There’s a Shortage of Mental-Health Professionals in the U.S.

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Side profile of a psychologist writing on a note pad after examining a female patient
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So this explains why it’s so hard to find a decent therapist: We are in the midst of a mental-health-professional shortage, reports the Washington Post. It’s mostly an issue of supply and demand. As part of the Affordable Care Act, more Americans than ever are eligible for mental-health coverage, and yet fully half of counties across the nation currently have no mental-health professionals at all, Thomas Insel, director of the National Institute of Mental Health, tells the Post

The southern and western states have the highest rates of mental illness, and yet these areas tend to have the worst access to mental-health care. But mental health is a problem all across the U.S., of course, and it’s more prevalent than you might expect. According to the National Alliance on Mental Illness, about 43 million American adults — that’s about 20 percent of the population — will experience mental illness in a given year.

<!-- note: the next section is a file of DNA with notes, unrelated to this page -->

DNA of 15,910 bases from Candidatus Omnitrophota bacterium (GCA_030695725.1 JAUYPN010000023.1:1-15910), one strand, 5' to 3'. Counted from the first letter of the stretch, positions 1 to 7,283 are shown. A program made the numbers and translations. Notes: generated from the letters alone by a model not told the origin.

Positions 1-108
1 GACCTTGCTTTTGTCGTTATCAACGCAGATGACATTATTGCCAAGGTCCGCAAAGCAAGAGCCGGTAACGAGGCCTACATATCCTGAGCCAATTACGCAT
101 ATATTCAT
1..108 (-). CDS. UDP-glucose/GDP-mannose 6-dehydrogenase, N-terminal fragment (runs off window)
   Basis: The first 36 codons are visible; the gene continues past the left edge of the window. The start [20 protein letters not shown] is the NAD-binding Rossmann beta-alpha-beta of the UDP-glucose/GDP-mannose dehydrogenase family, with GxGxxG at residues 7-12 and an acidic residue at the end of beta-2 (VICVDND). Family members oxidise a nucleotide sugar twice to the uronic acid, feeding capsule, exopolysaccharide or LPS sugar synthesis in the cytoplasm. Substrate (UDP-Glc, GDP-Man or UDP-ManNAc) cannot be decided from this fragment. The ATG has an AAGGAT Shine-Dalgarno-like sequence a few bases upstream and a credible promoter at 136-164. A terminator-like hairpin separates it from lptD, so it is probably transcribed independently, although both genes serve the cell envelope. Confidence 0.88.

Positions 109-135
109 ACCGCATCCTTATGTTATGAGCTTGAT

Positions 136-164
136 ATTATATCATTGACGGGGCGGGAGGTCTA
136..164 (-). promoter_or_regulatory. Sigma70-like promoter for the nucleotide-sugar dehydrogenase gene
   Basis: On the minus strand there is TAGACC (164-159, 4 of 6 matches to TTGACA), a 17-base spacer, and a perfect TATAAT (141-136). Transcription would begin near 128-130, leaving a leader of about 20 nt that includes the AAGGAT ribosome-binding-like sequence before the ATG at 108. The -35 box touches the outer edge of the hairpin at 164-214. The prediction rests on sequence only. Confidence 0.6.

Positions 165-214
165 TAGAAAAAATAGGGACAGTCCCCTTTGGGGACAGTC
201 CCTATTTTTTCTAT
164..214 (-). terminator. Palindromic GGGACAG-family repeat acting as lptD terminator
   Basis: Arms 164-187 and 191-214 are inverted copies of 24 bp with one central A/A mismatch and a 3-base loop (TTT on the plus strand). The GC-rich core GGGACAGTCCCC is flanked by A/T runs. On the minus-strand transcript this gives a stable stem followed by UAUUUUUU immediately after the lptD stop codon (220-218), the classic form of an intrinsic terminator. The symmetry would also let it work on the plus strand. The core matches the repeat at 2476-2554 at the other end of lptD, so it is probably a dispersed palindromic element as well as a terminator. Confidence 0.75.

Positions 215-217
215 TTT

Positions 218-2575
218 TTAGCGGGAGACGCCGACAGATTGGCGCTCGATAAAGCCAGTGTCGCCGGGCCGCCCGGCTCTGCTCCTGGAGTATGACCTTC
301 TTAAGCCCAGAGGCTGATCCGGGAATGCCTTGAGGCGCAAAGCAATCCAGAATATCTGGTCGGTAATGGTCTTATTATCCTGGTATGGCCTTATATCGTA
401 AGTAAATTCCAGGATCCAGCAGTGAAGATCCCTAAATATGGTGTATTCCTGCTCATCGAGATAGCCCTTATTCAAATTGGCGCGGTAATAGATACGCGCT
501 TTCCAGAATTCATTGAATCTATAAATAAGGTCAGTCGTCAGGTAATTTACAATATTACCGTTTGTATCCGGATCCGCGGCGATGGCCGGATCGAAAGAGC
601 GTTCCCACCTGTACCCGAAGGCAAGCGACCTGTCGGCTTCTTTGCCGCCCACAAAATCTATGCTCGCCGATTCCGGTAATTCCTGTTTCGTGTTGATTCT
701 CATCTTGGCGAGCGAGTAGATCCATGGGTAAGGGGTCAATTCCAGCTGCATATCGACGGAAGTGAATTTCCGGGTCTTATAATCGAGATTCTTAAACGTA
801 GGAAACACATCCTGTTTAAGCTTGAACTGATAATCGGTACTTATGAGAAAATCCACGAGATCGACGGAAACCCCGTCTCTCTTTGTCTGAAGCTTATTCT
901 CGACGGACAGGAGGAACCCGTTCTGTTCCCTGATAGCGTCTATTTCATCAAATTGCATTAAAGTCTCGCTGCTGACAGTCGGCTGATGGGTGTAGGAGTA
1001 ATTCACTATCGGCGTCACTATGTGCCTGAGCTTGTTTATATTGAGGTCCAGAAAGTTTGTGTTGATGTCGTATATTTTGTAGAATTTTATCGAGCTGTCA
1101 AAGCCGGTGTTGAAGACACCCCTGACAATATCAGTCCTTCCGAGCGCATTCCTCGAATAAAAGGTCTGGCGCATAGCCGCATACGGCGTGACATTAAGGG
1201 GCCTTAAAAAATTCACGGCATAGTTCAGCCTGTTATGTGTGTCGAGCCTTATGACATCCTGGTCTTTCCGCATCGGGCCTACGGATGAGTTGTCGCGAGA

The mental-health-professional shortage is part of a larger ongoing problem with health-care providers in the U.S., as the number of physicians — especially primary-care doctors — is shrinking, too, likely because of a lack of adequate government reimbursement for expenses, the Post reports. In short, if you live in the U.S. and have a good therapist, consider yourself very lucky.